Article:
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China casts doubt on origin of debris of rocket that hit Moon

China casts doubt on origin of debris of rocket that hit Moon

China claims that a piece of distant space debris that is about to hit the Moon did not come off one of the country's lunar missions, as astronomers tracking the object believe. However, it is possible that China mixed up which mission the debris originally came from, as most evidence indicates it is an older Chinese rocket.

This devastating space object has garnered a lot of attention over the past few weeks, ever since an astronomer and space tracker by the name of Bill Gray first predicted that it would hit the Moon on March 4, after years of orbiting Earth. , At first, Gray thought the object was the remains of a SpaceX Falcon 9 rocket that launched a satellite for the National Oceanic and Atmospheric Administration in 2015. But after some follow-up analysis, Gray claimed he was wrong and that the debris was actually an old rocket stage left over from China's Chang'e 5-T1 mission from 2014, which contained the technology needed to bring back samples from the Moon. was used. was tested.

Gray's conclusion that the object is a Chinese rocket is supported by analysis by a team from NASA's Jet Propulsion Laboratory and the University of Arizona. But China is now officially weighing in on the matter and potentially disputing the claims of US astronomers. "According to Chinese surveillance, the upper stage of the Chang'e-5 mission rocket safely descended into Earth's atmosphere and completely burned down," Chinese Foreign Ministry spokesman Wang Wenbin said during a news conference. "Conference on Monday. This statement was first reported by Space News.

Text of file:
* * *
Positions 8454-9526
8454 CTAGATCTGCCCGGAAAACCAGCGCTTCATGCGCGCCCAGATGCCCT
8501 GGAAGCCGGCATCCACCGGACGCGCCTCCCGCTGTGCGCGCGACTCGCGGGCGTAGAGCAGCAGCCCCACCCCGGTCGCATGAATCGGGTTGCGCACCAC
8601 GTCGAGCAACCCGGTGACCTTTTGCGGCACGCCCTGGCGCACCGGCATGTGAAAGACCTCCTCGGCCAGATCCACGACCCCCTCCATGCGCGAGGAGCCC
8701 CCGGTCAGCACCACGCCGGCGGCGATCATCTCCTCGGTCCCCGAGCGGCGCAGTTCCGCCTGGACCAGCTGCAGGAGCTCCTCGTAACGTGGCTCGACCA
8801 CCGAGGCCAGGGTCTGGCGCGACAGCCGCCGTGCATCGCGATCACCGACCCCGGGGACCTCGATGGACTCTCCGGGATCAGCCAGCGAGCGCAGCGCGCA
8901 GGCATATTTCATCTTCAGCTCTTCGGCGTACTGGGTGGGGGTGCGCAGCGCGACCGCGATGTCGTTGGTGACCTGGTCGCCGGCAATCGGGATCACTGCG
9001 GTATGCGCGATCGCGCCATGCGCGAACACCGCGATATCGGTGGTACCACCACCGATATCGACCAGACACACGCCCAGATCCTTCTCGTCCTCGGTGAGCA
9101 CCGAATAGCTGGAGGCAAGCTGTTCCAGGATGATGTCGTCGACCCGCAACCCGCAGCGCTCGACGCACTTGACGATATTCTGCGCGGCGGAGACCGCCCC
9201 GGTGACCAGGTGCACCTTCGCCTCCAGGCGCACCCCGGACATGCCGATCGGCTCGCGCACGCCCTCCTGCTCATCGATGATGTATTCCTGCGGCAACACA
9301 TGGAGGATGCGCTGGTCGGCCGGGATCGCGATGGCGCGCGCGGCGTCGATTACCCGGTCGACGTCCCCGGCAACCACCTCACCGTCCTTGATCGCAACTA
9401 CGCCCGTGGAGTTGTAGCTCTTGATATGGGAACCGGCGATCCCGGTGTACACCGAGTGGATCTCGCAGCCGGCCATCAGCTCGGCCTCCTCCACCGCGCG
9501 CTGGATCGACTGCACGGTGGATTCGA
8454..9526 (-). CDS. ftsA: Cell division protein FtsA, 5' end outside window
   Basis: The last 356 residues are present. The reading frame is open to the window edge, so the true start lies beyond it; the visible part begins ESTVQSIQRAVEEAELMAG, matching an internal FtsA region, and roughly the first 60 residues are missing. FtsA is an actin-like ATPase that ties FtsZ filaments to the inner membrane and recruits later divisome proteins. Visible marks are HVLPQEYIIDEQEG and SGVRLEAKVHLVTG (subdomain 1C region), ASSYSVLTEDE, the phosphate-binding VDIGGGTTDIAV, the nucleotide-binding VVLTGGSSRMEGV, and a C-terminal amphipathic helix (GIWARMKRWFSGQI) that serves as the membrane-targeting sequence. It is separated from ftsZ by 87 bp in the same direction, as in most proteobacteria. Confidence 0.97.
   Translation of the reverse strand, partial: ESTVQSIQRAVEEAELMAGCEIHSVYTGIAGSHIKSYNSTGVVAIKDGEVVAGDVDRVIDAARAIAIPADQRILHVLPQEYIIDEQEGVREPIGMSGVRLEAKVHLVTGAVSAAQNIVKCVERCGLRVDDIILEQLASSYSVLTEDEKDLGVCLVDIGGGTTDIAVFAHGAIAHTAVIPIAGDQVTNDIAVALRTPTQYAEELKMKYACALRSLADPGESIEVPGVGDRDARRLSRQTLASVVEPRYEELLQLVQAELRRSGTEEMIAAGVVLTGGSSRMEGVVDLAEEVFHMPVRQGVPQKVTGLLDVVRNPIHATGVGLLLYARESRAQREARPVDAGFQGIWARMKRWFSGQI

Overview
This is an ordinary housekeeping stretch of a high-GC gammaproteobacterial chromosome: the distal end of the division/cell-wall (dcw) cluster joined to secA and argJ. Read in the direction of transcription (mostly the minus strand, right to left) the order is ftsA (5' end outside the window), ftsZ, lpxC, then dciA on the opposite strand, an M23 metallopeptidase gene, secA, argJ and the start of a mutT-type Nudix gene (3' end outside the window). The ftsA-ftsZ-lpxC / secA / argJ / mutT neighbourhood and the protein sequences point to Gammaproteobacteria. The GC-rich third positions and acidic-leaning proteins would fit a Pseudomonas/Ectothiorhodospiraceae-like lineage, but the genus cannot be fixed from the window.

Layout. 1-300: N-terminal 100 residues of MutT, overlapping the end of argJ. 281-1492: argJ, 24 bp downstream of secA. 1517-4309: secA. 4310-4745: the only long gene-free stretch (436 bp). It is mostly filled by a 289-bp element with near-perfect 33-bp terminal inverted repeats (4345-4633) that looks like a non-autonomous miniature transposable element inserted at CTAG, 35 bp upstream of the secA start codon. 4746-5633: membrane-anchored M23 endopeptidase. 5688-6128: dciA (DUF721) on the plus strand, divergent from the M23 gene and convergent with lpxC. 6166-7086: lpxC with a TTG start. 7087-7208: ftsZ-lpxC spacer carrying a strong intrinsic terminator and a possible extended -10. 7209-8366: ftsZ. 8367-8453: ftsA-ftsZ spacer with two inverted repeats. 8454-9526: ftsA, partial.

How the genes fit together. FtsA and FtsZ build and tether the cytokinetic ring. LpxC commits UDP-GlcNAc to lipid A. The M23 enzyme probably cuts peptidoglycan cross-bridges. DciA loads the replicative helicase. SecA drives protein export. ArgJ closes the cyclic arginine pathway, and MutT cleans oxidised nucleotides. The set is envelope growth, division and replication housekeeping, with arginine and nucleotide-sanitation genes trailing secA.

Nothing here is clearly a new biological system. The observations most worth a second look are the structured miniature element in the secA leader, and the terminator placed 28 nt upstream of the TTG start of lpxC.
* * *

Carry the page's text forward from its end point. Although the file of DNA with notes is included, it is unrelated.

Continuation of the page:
Notably, Wang said that the rocket of the Chang'e-5 mission burned up in Earth's atmosphere, according to a transcript of the conference. But Gray and others are claiming that the rocket is from the Chang'e 5-T1 mission, a different flight altogether. Chang'e 5-T1 was a predecessor mission to Chang'e-5, which did not launch until 2020. According to a new blog post from Grey, that mission's booster actually fell back to Earth and burned up in the atmosphere. ,

As for Chang'e 5-T1's booster, Space News noted that the Space Force's 18th Space Control Squadron – responsible for tracking space debris – states on its tracking website that it will reach Earth in October of 2015. Will go was burnt in the atmosphere. But Gray has an explanation for that discrepancy as well. Apparently, 18SPCS provided an update on the rocket's trajectory shortly after the mission began and never again. That means the "conclusion" that the rocket has burned up is probably a prediction based on that one update, Gray says.

"If that's all they had to do, the re-entry date is predicted a year ahead of time and isn't particularly meaningful. (like trying to predict the weather a year ahead of time)," Write in your own blog post. The Verge contacted US Space Command, which maintains a massive inventory of space debris tracked around Earth, but did not receive a response in time for publication. If we hear back we'll update.

Gray says he wondered for a while whether there was another massive object with the Chang'e 5-T1 mission, and that other object is now causing all this fuss. However, another such mysterious object has not been listed. He also says that after asking around, it doesn't seem like any other object can tell what they're seeing. "It would be really surprising if there are two objects that we're tracking and the upper stage is as big [of a Chinese rocket]," Gray tells The Verge. "So anyone who says it's not an upper stage has a good sized mountain of evidence to get to this point."

In such a situation, all the signs are pointing towards the rocket coming from China. For Gray, what all this confusion signifies is that there is a great need for better tracking of deep space junk. Official tracking organizations like 18SPCS are actually more focused on tracking debris in lower orbits around Earth, as they pose a significant risk to the satellites and other assets we rely on every day. When it comes to objects like these that were launched into deep space and have spent years in very long orbits around Earth, no official agency is really keeping an eye.

Gray argues that the entities launching such objects should make their rocket positioning data publicly available and that someone - or some (perhaps international) agency should retain all that information. And above all, attention should be paid to how these items are discarded. "Many more spacecraft are now going into higher orbits, and some of them are carrying crew to the Moon," writes Gray. "This kind of junk will no longer be just an annoyance to a small group of astronomers. A few fairly simple steps will go a long way."

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